8. Well, fermi “gets it” when it comes to foreign policy, israeli interests being furthered by bribery, and the corrosiveness of our relationship with Israel.

    But his stance on global warming baffles me.

    1. There are some interesting parallels between the Israeli lobby and the climate change lobby. Both are able to control the message to such a degree that anyone offering an opposing point of view is demonized. In opposing the Israeli lobby, one is labelled an anti-semite. Questioning the human-caused global warming thesis or even just the degree of global warming from human activities is to be a “denier” similar to “holocaust denier”. Several nations have laws against the latter. Many want laws against the former.

      There is also interesting parallels between the global warming concept and the LNT hypothesis. Go back and review the excellent work Rod has done on the machinations to promote LNT.

      1. The unscientific public gets it “understanding” of scientific issues through the lens of partisan politics. “Science”, to a politician, is a narrative that enables policy. Never mind whether the narrative is based in facts or true science.

        So too is the public’s “understanding” of our relationship with Israel. The narrative does not fit the facts.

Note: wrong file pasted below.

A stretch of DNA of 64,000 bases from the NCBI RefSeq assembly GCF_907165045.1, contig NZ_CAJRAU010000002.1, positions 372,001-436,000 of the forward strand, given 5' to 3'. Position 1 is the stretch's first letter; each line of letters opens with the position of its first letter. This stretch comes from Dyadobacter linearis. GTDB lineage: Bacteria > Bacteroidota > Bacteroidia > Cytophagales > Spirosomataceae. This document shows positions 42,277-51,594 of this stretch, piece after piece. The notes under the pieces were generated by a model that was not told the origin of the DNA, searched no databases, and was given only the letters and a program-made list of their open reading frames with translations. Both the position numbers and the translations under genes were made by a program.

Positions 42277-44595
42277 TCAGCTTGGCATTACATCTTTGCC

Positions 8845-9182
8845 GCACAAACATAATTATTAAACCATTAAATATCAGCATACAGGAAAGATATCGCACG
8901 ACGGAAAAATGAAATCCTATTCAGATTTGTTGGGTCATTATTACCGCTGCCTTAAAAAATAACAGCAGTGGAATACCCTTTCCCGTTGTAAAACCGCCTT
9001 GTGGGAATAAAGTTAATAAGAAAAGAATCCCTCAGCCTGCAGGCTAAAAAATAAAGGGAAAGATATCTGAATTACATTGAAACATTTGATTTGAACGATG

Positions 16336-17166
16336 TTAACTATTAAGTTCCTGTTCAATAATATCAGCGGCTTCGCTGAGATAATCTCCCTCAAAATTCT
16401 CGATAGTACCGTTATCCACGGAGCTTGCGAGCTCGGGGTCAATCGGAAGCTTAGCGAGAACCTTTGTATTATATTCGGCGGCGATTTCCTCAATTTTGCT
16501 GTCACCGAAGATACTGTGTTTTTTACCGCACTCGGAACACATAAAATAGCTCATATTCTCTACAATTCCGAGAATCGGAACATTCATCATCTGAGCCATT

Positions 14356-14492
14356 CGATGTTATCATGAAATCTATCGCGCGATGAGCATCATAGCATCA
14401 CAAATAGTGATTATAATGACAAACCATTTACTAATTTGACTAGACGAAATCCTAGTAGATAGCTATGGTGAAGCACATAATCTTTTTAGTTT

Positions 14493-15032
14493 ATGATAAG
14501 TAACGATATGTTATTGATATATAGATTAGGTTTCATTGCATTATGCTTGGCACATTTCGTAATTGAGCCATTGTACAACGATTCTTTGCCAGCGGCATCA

1. Fermi:

          Maybe those scientific folks are not as narrow minded as you say. This is from the NASA website.

          “The current warming trend is of particular significance because most of it is very likely human-induced”

          http://climate.nasa.gov/evidence/

          Note they did leave a bit of doubt. I do agree with the hardness of their lobbyists views.

          1. @Eino – the link you provided confirms what I have been saying. Read it carefully.

            It says that CO2 is higher than it has been in 650k years. True. But how does it cause recent warming to the exclusion of other causes? It’s the climate models that this claim is based on. Hence, my questions regarding the performance of the models compared to a dataset independent of that which was used to tune the models.